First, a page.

Tuesday, September 23, 2008

Trifecta: Three Anti-Smoking Groups Fail to Correct Their Misleading, Inaccurate, and Defamatory Claims

Three anti-smoking groups that have made public claims which I believe are defamatory, misleading, or false have failed to retract, correct, or modify their claims, despite having been informed about the untruthfulness of their public statements.

Here are the three claims:

1. In a document entitled "Exposing Recent Tobacco Industry Front Groups and Alliances," the Canadian Non-Smokers' Rights Association (NSRA) accused Citizens Against Government Encroachment (CAGE) of being a Big Tobacco front group. NRSA has made an unwarranted and undocumented accusation that CAGE is a tobacco industry front group. The charge is unwarranted because NRSA provides not a shred of evidence that CAGE receives tobacco industry funding or is in any way associated with the tobacco industry. (see original story)

2. On a "frequently asked questions" web page designed to provide factual information to the public about Pennsylvania's new smoking ban, the Pennsylvania Department of Health claims that "between 1 and 3 million adults non smokers die each year from exposure to secondhand smoke." All of the other statistics provided on this page refer to the state of Pennsylvania. The answer to the question is headlined by a smoking statistic from the state of Pennsylvania. Therefore, I think that most readers viewing this statistic would naturally assume that it relates to Pennsylvania. (see original story)

3. According to the SceneSmoking.org web site, 340 young people die every day from seeing smoking in movies. SceneSmoking.org is a web site dedicated to the effort to get smoking out of movies seen by young people, and is run by Breathe California of Sacramento-Emigrant Trails. (see original story)

As of the writing of this post, all three of these claims remain unchanged on the organizations' web site.

The most surprising is perhaps the NRSA claim, since it is potentially defamatory and one would think that the organization would want to get this off its web site right away. Second most surprising is the Pennsylvania Department of Health. One would think that the Department would want to clarify its claim that 1-3 million people each year die from secondhand smoke exposure, especially when that claim is provided in a way that leads readers to think it is referring only to the state of Pennsylvania. Least surprising is Breathe California of Sacramento-Emigrant Trails, which we all know employs a web master who has been on a sustained vacation on a remote island in the South Pacific.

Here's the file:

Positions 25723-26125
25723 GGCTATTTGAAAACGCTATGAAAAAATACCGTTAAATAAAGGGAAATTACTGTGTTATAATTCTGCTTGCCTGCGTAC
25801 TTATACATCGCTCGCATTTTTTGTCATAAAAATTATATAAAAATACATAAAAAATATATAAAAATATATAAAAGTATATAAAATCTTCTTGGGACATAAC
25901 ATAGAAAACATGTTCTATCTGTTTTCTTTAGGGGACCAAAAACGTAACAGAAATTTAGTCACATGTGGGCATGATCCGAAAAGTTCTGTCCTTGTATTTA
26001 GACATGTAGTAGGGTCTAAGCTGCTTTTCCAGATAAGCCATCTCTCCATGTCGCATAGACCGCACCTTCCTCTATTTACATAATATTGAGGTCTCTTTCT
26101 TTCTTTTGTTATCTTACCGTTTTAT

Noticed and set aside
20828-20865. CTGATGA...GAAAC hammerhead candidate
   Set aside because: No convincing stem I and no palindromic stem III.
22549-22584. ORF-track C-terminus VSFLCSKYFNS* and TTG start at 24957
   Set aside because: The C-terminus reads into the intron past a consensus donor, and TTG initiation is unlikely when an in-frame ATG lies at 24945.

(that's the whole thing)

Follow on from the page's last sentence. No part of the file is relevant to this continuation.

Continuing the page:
The Rest of the Story

This is exactly the type of thing which makes me crazy. I can certainly understand that an organization could make a mistake, be careless, make assumptions that are not true, and so forth. However, I cannot understand how, once the mistake is pointed out to them, they would fail to immediately correct or clarify the claim.

If I had a web site and someone pointed out to me that it contained a false, inaccurate, misleading, or defamatory claim, I would immediately remove, correct, or clarify the claim. It wouldn't take a day. It wouldn't take a week. It wouldn't take 10 months. It would take all of a few minutes.

I'm dealing with a phenomenon that I just don't understand. Do these groups all employ the same web master, who is vacationing? Do they not care? Have they formed committees to study the problem? Do they actually believe that what they're saying is true? Do they understand that what they are claiming is false, but justify their actions because it is for the greater good? Is communicating truthfully and accurately simply not a priority for these groups?

I need my readers' help to understand this. It just doesn't make any sense to me.

No comments: